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Praise to You, Through our Sister, Mother Earth

An Introduction to the papal encyclical Laudato Si’: On Care for our Common Home

Rosalie Riegle

With words from a song in the Umbrian vernacular--St. Francis of Assisi’s “Canticle of the Sun”--Pope Francis opens what one realizes immediately is no ordinary encyclical. For starters, Laudato Si’ isn’t addressed to prelates, or people who call themselves Roman Catholics, or even to all Christians or to men of good will, as prior papal letters have done. It’s addressed to “every living person on the planet.” As such, it invites all people into dialogue, which means even those goofy climate-change deniers who think Popes shouldn’t be meddling in matters of Mother Earth.

Also, it was written in Italian, not the usual Latin of papal encyclicals, and it even cites Bishops’ conferences, apparently quite a new thing in this genre, proving that Pope Francis is more collegial than his last two predecessors. And it’s long. At eighty pages and over 40,000 words, it’s three times as long as Pope John XXIII’s lovely call for Pacem in Terris. Commentaries and synopses abound, including some who fault the pope for meddling in politics but here’s a link to the whole thing:’s an easy read, so read it yourself. Because it’s not written in the cumbersome abstract language that makes even revolutionary encyclicals like Leo XIII's Rerum Novarum difficult reading, Laudato Si’ is stylistically a joy, with specific examples and everyday language. Clearly Pope Francis is appealing to both our hearts and our minds. He wants people to hear and to understand and to make the personal, national, and international sacrifices necessary to save the planet.

As in all his pronouncements, the emphasis in Laudato Si’ is on how the actions of the privileged hurt the poor and powerless. Again and again in the Introduction and six clearly titled chapters, he points out that rampant global capitalism, compulsive consumerism, and over-consumption of vital resources have the heaviest repercussions on the poorest areas of the world and will doom the planet if we don’t change.

He calls us to see that we are now at a breaking point with ecological damage, and to take concrete steps now, before it’s too late. He discusses the notion of the common good, so neglected in our consumerist “throwaway” society and says we must extend the concept to future generations.

After an introduction and forecast, there’s a chapter on the origins of the crisis and one on its human roots. Interspersed is a chapter on the Biblical basis for the care of creation. “God created the world for everyone,” he says, so he challenges people to broaden their focus beyond self-interest and to regain the conviction that we need one another and that being good and decent are worth it.
Chapter Four argues that the environmental and social crises are integrally related and that solutions must combat poverty and restore dignity to the excluded as they address the environmental crisis. Chapter Five gives specific plans for action, including dialogue, transparent decision making, and enforceable international agreements. He warns against solutions which place an even heavier burden on poor countries and says developed countries must repay an “ecological debt” to poor nations. Chapter Six calls us to education and conversion and says that adopting policies that undo the damage humankind has inflicted on the environment is essential to spirituality. What is needed, he says, is an “ecological culture,” which involves “a distinctive way of looking at things. . .which generate(s) resistance to the assault of the technocratic paradigm.” The encyclical concludes with two prayers, a prayer for the earth and one asking God’s help as we make the individual and world-wide changes necessary to save it.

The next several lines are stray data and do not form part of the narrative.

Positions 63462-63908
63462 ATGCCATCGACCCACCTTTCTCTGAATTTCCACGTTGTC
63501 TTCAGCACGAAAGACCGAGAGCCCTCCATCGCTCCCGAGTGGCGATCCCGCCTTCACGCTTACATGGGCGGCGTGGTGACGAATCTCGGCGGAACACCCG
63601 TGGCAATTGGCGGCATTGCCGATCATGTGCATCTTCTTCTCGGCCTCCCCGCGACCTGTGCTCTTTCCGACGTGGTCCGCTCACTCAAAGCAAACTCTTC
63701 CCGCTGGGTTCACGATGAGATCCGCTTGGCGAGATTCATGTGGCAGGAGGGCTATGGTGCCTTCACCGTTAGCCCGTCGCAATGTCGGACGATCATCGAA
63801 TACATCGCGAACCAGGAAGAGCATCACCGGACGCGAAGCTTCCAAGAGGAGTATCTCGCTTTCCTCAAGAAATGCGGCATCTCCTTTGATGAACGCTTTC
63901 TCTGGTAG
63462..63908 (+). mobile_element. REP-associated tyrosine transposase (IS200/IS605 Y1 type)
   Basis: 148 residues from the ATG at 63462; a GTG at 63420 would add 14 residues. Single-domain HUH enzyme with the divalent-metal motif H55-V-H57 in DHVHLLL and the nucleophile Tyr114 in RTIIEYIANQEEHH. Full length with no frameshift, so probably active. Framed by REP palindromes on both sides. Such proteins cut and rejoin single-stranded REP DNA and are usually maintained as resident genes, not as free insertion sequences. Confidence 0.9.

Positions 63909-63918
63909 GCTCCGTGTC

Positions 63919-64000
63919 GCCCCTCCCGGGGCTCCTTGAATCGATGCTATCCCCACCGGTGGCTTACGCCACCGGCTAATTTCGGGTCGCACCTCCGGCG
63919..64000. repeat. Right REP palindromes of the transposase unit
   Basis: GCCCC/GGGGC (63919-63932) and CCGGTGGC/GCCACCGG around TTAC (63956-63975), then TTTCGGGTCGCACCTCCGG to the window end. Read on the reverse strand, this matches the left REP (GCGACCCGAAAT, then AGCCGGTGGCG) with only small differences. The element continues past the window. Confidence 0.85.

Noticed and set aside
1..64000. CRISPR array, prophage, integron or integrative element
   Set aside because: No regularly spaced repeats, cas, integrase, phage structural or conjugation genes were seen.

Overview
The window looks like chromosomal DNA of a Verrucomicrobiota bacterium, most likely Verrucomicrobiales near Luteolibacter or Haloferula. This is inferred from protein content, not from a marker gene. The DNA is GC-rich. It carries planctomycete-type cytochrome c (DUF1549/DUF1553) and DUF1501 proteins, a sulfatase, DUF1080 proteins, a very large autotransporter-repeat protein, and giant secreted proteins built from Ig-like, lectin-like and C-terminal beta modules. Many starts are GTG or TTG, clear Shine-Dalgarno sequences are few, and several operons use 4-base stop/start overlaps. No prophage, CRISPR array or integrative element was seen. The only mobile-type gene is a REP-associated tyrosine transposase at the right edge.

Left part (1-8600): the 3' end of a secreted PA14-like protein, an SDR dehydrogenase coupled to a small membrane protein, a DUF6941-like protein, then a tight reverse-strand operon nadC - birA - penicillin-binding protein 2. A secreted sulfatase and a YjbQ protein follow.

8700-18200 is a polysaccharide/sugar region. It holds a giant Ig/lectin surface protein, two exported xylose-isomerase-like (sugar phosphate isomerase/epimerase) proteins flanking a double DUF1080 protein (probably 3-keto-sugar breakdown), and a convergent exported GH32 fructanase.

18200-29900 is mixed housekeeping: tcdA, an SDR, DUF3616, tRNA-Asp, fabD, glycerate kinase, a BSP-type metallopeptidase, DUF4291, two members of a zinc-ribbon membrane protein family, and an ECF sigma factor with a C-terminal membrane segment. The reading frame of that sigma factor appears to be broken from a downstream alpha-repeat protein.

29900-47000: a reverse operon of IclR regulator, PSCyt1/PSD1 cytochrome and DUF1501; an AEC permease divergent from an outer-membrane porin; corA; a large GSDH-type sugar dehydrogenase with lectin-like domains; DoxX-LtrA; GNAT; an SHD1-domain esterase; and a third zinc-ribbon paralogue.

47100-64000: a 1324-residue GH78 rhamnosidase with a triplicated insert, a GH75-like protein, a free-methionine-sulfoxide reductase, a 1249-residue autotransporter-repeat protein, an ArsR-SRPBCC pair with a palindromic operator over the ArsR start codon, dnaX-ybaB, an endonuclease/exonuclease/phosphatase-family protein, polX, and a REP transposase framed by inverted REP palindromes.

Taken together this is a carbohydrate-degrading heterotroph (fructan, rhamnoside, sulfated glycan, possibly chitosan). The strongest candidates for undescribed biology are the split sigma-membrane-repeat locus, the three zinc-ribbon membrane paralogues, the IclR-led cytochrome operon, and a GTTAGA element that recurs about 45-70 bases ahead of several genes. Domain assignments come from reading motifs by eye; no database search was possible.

Now what’s a secular ‘zine doing talking about an encyclical from the leader of the Roman Catholic Church? Because Pope Francis is the most political and politically savvy of leaders. He timed Laudato Si’ to come out just before the UN Climate Change Conference. He addresses not only all people but all leaders of nations and corporate game-changers. We sense his sincerity because in his lifestyle and his personal concern for the poor, he constantly preaches with his feet. But while as a Christian, he remains hopeful that change can come, he’s being not political but prophetic when he tells us what we don’t want to hear: simply speaking, that to turn the tide and save the earth, we must give up our stuff. Viva Il Papa!

Rosalie Riegle is professor emerita in English at Saginaw Valley State University and a grandmother of seven whom she hopes will have a planet to live in when they are adults. She has published four oral histories, including one on Dorothy Day, co-founder of the Catholic Worker movement. Her two latest books profile resisters who have been imprisoned for nonviolent resistance to war: Doing Time for Peace: Resistance, Family, and Community and Crossing the Line: Nonviolent Resisters Speak Out for Peace. Rosalie is on the National Committee of the War Resisters League and currently very involved with Su Casa Catholic Worker in Chicago.

Untitled digital photographs © Barbara Grothus 2014.

Copyright © Rosalie Riegle. All rights reserved.